What was announced?
The announcement was the formal unveiling of the Xeon E7 V2 CPU, available in multiple performance bins with anywhere from 8 to 15 cores per socket. Critical specifications include:
Up to 15 cores per socket
24 DIMM slots, allowing up to 1.5 TB of memory with 64 GB DIMMs
Approximately 4X I/O bandwidth improvement
New RAS features, including low-level memory controller modes optimized for either high-availability or performance mode (BIOS option), enhanced error recovery and soft-error reporting
When I returned to Forrester in mid-2010, one of the first blog posts I wrote was about Oracle’s new roadmap for SPARC and Solaris, catalyzed by numerous client inquiries and other interactions in which Oracle’s real level of commitment to future SPARC hardware was the topic of discussion. In most cases I could describe the customer mood as skeptical at best, and panicked and committed to migration off of SPARC and Solaris at worst. Nonetheless, after some time spent with Oracle management, I expressed my improved confidence in the new hardware team that Oracle had assembled and their new roadmap for SPARC processors after the successive debacles of the UltraSPARC-5 and Rock processors under Sun’s stewardship.
Two and a half years later, it is obvious that Oracle has delivered on its commitments regarding SPARC and is continuing its investments in SPARC CPU and system design as well as its Solaris OS technology. The latest evolution of SPARC technology, the SPARC T5 and the soon-to-be-announced M5, continue the evolution and design practices set forth by Oracle’s Rick Hetherington in 2010 — incremental evolution of a common set of SPARC cores, differentiation by variation of core count, threads and cache as opposed to fundamental architecture, and a reliable multi-year performance progression of cores and system scalability.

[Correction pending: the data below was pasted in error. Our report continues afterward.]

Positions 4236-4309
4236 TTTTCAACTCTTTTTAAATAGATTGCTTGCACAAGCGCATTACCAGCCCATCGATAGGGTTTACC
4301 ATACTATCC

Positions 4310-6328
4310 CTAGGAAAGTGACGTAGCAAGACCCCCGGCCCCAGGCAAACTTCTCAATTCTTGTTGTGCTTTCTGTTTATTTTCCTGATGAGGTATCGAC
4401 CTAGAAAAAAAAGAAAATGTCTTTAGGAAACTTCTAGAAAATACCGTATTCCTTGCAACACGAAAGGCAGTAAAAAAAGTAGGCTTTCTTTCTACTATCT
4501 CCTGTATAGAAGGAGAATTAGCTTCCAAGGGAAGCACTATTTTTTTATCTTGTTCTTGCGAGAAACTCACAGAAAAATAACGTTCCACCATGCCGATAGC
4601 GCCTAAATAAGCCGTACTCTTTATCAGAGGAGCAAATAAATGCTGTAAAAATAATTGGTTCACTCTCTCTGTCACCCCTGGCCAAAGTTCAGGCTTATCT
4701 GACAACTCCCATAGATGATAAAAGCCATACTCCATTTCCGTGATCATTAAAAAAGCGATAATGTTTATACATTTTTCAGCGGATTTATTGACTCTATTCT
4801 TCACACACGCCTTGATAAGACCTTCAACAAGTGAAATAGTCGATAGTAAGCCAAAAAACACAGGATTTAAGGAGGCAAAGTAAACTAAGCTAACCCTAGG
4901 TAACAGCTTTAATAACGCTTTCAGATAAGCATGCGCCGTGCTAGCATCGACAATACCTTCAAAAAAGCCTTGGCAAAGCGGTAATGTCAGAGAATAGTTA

Bridgekeeper: "What ... is your name?"
Traveler: "John Swainson of Dell."
Bridgekeeper: "What ... is your quest?"
Traveler: "Hey! That's not a bad idea!"
We suspect Dell's process was more methodical than that!
This acquisition was not a surprise, of course. All along, it has been obvious that Dell needed stronger assets in software as it continues on its quest to avoid the Gorge of Eternal Peril that is spanned by the Bridge of Death. When the company announced that John Swainson was joining to lead the newly formed software group, astute industry watchers knew the next steps would include an ambitious acquisition. We predicted such an acquisition would be one of Swainson's first moves, and after only four months on the job, indeed it was.